The Charleston-based event hosts two premieres of emotional intensity
When the first shots were fired on Fort Sumter in April of 1861, the city of Charleston became known as the 'cradle of rebellion', the launching ground for the United States’ Civil War.
Such a rebellious spirit lives on in a different way today with the Spoleto Festival USA (its sister festival takes place in Tuscany), a convergence of music, art, dance and theatre that was originally instituted by composer Gian Carlo Menotti. It’s a fitting tribute to a man who boasted a blend of the unusual and the familiar, and it’s a spirit that has carried on in the festival, under the artistic leadership of Nigel Redden since 1995.
Take, for instance, the first of its two operas this season. While Philip Glass’s Kepler, set to a libretto in German and Latin, has been performed previously in the United States, most prominently in a concert version at the Brooklyn Academy of Music’s 2009 Next Wave Festival, it received a world premiere on Saturday night (with performances continuing until June 2) in an English-language version geared towards making the textured libretto more accessible to American audiences. It was also the opera’s first full staging in the country.
The elliptical orbits discovered by 17th-century German astronomer Johannes Kepler (a rebel in his own right) are natural, perhaps even cosmic, fits for Glass. Vocal lines run in circles, but the destination is of less importance than the journey, rife as it is with churning repetitions and driving rhythms. In true Glass fashion, we learn about Kepler as a person through his work and ideas. John Hancock excelled at the title-role while conductor John Kennedy not only made the demanding, meticulous details of Glass’s score sound easy, but also brought forward a dense emotional richness not heard in Glass since Satyagraha.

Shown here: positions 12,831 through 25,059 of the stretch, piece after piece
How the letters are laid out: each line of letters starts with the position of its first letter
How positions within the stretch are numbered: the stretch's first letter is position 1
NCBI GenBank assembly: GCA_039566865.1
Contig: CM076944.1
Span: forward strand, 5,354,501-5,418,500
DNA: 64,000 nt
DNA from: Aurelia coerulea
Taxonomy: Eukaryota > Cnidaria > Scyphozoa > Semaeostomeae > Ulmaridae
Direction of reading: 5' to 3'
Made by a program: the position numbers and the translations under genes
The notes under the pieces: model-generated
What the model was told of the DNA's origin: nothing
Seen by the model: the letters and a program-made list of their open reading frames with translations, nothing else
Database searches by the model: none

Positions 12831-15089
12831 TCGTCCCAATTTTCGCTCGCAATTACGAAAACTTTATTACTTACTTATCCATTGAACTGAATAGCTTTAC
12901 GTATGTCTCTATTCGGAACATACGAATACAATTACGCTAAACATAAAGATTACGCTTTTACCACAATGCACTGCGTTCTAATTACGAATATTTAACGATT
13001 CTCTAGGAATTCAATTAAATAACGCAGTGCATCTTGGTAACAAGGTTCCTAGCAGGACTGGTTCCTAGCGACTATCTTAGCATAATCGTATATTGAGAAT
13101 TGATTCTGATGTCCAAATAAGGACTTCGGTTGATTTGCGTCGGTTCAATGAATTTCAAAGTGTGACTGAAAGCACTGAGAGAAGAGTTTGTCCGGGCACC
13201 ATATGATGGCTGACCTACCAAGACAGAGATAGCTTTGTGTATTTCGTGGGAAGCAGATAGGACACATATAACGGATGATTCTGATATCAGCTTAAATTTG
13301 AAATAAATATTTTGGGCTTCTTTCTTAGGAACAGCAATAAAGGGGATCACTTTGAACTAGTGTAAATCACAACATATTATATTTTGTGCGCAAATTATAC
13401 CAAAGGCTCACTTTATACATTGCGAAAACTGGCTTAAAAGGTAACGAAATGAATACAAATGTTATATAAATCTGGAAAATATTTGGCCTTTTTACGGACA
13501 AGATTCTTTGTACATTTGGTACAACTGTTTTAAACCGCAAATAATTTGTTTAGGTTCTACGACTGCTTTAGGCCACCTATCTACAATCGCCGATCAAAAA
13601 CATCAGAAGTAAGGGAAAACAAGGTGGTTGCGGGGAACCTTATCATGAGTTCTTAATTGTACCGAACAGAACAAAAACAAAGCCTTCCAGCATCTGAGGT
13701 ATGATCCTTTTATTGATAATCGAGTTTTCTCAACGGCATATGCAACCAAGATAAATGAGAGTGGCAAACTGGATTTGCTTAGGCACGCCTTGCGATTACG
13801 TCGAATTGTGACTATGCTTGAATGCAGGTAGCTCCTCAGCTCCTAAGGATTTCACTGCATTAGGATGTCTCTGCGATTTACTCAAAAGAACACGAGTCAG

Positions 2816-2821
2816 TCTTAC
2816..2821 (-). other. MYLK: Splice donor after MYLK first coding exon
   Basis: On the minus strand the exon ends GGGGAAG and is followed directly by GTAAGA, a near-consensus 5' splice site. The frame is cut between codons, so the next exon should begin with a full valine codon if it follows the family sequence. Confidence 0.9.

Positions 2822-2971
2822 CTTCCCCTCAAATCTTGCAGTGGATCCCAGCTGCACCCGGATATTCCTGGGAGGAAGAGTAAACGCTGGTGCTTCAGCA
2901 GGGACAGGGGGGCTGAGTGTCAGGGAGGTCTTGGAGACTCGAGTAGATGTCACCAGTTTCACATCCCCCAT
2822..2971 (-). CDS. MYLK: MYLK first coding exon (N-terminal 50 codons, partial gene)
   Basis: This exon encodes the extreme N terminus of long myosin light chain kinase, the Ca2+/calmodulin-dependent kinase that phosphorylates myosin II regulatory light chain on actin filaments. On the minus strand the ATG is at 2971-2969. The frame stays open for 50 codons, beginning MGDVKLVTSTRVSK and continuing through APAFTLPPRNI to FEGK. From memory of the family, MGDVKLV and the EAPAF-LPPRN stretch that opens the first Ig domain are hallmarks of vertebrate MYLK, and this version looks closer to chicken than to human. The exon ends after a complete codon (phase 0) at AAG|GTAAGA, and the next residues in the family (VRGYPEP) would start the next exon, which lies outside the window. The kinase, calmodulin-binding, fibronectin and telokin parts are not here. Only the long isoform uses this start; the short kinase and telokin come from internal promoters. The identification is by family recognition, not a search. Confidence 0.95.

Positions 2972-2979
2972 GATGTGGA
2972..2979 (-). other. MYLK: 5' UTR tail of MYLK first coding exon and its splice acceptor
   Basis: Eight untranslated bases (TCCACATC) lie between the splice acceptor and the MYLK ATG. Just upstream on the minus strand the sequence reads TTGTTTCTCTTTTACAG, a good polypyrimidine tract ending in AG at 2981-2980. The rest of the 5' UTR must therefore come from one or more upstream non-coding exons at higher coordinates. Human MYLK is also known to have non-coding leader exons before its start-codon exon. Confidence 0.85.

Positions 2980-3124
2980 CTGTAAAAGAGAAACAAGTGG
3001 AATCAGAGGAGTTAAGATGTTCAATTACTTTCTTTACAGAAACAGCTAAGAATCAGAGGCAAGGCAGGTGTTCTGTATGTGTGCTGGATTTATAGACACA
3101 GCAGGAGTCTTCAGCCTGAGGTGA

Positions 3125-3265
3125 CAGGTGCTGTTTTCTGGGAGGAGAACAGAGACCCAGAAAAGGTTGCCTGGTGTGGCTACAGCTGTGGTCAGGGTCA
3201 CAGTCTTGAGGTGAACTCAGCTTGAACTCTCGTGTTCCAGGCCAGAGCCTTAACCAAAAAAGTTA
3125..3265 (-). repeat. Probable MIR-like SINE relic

At the other end of the operatic spectrum, Spoleto gave the official American premiere, indeed the first staged production, of Guo Wenjing’s Feng Yi Ting. Its heavily Chinese tonalities and modes were bound to ring foreign to a predominantly Western audience. But the story – based on the story of courtesan Diao Chan, a femme fatale who orchestrates what director Atom Egoyan best describes as a ‘sexual coup d’état’ – was all too familiar for opera-goers weaned on Strauss, Puccini and Verdi.
What’s engrossing was the music, laden with conflict and fraught with tension. Soprano Shen Tiemei and tenor Jiang Qihu sang in the traditional Peking and Sichuan operatic style. However, their stratospheric pitches and constricted tones clashed beautifully with a more typically Western score that blends a traditional orchestra with native instruments like the pipa and erhu. Deep rumbles arrive simultaneously knotted and untangled. Like Glass’s music, Feng Yi Ting (running until June 7 and stopping in New York at the Lincoln Center Festival, also under Redden’s directorship, in July) is characterised by an emotional neutrality that leaves the audiences to decide for themselves how they feel.
Walking out of the theater both nights and rounding the corners of downtown Charleston, I heard snippets of conversations of fellow stimulated audience members parsing out the particulars in a way that validates the risks Spoleto is taking in the name of furthering artistic dialogue.
In a 1999 letter to the editor of the Charleston Post and Courier, a woman expressed her upset at Spoleto’s avant-garde tendencies, hoping that the festival ‘gets better and better as it ages – and not weirder and weirder’. Nearly 13 years later, what they seem to have hit on is that weirder can, in fact, also be better. It’s certainly a rebellion that I can get behind.